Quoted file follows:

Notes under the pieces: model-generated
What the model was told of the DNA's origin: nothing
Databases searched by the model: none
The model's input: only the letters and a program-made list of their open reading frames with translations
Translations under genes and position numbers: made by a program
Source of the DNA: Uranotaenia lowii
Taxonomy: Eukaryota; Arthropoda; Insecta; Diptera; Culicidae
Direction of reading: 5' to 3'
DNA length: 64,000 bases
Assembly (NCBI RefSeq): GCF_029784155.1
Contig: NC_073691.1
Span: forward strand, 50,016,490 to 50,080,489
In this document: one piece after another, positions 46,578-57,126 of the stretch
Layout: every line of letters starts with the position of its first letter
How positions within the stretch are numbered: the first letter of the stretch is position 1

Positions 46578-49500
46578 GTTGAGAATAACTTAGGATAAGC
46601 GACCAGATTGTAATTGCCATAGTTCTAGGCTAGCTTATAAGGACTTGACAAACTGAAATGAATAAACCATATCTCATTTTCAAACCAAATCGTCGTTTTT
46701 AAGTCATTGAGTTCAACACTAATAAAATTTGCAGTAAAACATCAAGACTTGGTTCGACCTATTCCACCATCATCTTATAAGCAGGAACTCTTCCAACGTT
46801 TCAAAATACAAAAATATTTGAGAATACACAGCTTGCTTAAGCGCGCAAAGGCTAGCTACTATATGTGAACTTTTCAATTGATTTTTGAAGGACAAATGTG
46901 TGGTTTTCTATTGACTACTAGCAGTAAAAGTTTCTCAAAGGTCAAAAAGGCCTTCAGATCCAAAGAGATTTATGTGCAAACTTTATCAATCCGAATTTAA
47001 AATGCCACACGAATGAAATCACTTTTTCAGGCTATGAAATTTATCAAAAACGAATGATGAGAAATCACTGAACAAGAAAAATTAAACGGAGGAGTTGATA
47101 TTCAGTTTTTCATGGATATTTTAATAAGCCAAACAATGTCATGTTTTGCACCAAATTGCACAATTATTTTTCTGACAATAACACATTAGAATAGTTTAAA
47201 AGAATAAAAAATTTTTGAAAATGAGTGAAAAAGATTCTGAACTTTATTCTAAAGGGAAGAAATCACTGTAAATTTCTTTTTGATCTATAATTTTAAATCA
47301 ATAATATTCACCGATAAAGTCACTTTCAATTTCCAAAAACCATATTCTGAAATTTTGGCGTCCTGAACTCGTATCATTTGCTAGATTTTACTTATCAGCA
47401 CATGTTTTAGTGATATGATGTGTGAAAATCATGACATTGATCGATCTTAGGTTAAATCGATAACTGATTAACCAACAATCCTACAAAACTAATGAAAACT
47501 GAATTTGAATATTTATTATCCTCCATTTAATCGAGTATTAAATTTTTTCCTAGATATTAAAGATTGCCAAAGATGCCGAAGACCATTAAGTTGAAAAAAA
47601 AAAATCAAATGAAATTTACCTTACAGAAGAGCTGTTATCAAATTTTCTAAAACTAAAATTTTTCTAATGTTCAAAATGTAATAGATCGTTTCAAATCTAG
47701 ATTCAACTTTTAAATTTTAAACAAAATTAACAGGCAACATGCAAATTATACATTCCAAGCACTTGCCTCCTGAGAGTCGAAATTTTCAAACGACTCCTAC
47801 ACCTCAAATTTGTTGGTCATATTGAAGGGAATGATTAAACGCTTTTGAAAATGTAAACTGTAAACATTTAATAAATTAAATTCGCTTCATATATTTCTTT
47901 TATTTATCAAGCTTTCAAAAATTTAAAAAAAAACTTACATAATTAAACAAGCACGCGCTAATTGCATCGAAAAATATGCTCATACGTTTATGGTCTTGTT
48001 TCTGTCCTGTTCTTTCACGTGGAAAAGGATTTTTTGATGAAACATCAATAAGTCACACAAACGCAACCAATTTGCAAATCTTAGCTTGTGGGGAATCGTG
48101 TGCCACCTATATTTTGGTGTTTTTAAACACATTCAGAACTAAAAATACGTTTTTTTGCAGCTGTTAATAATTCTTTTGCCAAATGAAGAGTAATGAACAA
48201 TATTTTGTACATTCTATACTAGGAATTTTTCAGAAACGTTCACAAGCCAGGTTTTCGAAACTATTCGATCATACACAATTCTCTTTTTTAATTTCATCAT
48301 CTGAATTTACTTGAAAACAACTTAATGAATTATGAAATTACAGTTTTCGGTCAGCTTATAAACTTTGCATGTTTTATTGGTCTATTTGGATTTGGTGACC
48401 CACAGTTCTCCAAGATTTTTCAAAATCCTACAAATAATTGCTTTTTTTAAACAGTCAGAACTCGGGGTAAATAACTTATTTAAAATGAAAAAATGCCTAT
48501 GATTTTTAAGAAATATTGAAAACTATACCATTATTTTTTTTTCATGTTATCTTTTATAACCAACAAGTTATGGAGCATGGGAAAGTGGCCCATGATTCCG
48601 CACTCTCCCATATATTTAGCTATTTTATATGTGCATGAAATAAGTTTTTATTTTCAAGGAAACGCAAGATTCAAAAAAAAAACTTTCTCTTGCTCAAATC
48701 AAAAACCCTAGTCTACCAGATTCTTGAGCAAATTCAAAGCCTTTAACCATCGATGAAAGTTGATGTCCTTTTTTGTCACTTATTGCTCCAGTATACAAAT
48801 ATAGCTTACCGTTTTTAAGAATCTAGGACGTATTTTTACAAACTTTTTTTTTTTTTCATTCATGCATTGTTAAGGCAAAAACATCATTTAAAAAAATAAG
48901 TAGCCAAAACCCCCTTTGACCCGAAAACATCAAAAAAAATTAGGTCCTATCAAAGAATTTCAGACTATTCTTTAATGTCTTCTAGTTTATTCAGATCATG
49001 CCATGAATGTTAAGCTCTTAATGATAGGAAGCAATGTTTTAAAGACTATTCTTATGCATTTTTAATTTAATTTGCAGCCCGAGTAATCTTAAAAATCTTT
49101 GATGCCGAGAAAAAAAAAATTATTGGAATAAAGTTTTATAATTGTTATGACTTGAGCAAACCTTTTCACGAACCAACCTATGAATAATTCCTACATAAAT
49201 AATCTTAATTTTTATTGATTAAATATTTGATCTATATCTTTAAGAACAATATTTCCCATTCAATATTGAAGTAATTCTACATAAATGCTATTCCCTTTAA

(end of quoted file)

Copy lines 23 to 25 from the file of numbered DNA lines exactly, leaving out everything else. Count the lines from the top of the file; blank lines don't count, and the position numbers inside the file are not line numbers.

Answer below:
47101 TTCAGTTTTTCATGGATATTTTAATAAGCCAAACAATGTCATGTTTTGCACCAAATTGCACAATTATTTTTCTGACAATAACACATTAGAATAGTTTAAA
47201 AGAATAAAAAATTTTTGAAAATGAGTGAAAAAGATTCTGAACTTTATTCTAAAGGGAAGAAATCACTGTAAATTTCTTTTTGATCTATAATTTTAAATCA
47301 ATAATATTCACCGATAAAGTCACTTTCAATTTCCAAAAACCATATTCTGAAATTTTGGCGTCCTGAACTCGTATCATTTGCTAGATTTTACTTATCAGCA